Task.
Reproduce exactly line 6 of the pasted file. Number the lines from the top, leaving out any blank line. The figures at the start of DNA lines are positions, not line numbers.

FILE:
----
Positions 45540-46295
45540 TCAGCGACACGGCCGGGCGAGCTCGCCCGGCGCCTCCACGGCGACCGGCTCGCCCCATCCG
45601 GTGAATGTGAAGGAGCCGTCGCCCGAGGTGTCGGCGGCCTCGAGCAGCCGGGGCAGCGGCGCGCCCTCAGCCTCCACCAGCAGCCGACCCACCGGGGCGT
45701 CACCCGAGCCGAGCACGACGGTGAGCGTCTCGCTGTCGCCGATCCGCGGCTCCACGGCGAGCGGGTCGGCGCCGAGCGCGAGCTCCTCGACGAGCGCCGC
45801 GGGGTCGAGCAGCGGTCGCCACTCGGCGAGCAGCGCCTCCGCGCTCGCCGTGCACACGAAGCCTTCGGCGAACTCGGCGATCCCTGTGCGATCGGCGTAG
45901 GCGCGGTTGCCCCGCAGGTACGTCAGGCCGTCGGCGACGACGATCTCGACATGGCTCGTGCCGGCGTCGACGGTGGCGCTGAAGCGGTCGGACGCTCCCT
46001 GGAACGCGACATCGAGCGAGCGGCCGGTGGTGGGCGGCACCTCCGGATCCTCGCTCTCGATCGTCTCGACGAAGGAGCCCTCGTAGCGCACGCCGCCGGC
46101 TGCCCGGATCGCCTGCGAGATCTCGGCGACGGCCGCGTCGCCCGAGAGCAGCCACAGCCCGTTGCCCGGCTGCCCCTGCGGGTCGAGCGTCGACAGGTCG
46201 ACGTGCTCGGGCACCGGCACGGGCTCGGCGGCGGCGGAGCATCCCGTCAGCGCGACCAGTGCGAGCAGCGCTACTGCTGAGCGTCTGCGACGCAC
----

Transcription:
45901 GCGCGGTTGCCCCGCAGGTACGTCAGGCCGTCGGCGACGACGATCTCGACATGGCTCGTGCCGGCGTCGACGGTGGCGCTGAAGCGGTCGGACGCTCCCT